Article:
Earlier this year while I was directing the creative fortunes of four DC titles, I had pitched an Expendables style project that would re-unite older DC action heroes on a mission that would find them cleaning up a specific mess from their past. The characters, Deathstroke and some others, revealed that in the past, they had been hired by a shady benefactor to obtain the mythical  hammer of Thor. their adventures revealed the truth about Paradise Island and the location of a second island, more secretive than the Paradise Island on record. The second, even more secretive, island could only be seen by the gods and deep below the island, the legendary God of Thunder was imprisoned. The end result would have loosed Thor on the DC universe and returned DC’s Hercules Unchained to new prominence. I spent the better part of the summer convincing the editorial brain trust that this would work for them. It all came to a head at Comic-con, over lunch when two members of the DC executive branch looked at the head honcho and said, “This would sell! This would work!” But the head honcho nodded his head no and expressed his misgivings. It wasn’t worth any more effort than I had given it, so I abandoned it altogether.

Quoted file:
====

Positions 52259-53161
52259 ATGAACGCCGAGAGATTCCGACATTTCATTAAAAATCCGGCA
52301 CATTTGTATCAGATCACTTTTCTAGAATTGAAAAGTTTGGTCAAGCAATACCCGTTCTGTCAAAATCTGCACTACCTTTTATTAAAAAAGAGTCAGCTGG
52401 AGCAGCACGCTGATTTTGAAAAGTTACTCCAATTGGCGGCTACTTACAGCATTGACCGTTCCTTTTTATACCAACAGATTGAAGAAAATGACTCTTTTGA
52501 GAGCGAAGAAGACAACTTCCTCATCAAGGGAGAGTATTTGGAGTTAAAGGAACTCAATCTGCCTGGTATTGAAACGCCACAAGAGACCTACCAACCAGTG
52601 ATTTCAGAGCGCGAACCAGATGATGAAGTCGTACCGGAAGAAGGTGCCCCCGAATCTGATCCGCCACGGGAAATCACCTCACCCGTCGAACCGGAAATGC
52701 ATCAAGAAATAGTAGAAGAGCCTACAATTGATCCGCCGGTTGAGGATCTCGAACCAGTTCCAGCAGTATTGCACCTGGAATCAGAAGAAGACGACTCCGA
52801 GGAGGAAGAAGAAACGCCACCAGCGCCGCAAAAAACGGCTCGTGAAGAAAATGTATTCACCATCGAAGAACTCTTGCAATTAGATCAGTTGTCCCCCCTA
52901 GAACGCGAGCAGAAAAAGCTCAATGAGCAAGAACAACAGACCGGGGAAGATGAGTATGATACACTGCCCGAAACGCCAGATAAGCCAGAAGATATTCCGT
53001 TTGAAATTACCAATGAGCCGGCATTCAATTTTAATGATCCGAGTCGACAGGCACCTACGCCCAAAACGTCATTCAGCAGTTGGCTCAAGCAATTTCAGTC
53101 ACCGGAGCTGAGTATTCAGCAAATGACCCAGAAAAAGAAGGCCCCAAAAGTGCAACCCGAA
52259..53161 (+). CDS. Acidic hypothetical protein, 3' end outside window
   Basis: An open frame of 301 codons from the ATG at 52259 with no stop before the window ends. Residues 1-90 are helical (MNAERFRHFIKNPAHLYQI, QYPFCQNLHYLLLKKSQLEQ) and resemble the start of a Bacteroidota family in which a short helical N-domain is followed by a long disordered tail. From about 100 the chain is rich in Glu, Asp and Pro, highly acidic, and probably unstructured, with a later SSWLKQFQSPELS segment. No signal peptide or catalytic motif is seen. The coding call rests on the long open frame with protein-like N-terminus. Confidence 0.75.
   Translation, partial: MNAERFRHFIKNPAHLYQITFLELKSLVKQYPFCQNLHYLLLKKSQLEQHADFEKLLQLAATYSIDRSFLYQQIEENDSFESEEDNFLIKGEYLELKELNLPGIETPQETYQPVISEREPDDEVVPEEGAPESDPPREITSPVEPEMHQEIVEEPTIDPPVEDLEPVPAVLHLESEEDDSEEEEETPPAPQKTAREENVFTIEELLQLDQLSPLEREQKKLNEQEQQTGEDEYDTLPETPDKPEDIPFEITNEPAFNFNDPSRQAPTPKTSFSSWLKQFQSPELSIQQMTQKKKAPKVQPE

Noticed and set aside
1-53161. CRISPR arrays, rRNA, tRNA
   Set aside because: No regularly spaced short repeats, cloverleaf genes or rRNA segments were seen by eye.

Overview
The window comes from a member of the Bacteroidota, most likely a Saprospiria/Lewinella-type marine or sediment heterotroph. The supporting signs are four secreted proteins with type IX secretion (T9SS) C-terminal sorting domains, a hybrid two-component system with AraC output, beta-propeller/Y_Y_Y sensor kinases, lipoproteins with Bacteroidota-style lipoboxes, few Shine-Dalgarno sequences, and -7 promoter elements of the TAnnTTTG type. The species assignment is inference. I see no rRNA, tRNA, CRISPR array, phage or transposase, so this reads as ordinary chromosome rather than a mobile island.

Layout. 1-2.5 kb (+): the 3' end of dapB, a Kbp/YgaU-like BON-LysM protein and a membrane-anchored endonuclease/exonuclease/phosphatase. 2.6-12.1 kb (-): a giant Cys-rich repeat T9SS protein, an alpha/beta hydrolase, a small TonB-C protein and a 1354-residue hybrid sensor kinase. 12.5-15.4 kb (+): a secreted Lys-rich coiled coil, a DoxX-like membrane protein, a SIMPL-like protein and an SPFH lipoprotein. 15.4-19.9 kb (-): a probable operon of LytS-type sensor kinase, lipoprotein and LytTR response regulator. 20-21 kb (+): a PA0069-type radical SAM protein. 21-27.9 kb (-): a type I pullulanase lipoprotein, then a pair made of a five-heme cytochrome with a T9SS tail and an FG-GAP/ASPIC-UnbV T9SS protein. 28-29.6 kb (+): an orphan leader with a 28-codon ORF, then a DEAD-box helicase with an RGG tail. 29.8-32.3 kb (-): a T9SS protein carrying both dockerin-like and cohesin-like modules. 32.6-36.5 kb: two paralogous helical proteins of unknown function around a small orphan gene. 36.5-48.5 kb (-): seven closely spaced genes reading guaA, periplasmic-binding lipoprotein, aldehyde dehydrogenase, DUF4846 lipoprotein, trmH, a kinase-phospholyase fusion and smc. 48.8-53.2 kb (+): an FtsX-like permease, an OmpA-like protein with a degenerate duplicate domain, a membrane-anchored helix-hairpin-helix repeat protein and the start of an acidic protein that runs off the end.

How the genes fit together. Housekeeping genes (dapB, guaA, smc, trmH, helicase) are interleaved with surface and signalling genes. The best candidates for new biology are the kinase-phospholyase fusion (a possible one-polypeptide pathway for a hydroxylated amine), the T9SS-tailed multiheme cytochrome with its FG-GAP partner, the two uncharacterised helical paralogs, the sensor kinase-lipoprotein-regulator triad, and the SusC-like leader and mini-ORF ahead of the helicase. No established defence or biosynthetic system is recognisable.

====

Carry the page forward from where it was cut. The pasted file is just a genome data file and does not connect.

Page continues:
Needless to say, I had “God’s on the brain” syndrome. Cut to a few weeks later and a meeting I was having with Brooklyn Weaver, his Energy Entertainment has represented me for the past decade. I shared with him a modern day battle of the Gods and he told me to send him a write up. A few days later I sent him my treatment of a ” Grand Pantheon” and the back story of how these Gods came together and were subsequently torn apart. He flipped and took to twitter mentioning it, catching the eye of producer Todd Garner who told him to send it his way. Todd and Sean Robins from Broken Road set up a meeting and we hatched out the framework for a feature film of ” The Goddyssey”

    I’ve done dozens of sketches and illustrations for the Grand Pantheon, crazy armor and weapons befitting the legendary Gods of the Universe. Ra, Horus, Zeus, Odin, Aphrodite, Khepri, Rama, re-united in a contemporary setting, fighting for the future of mankind. I can’t show much but I can sneak a few images. Look for more Goddysey pics in this space soon.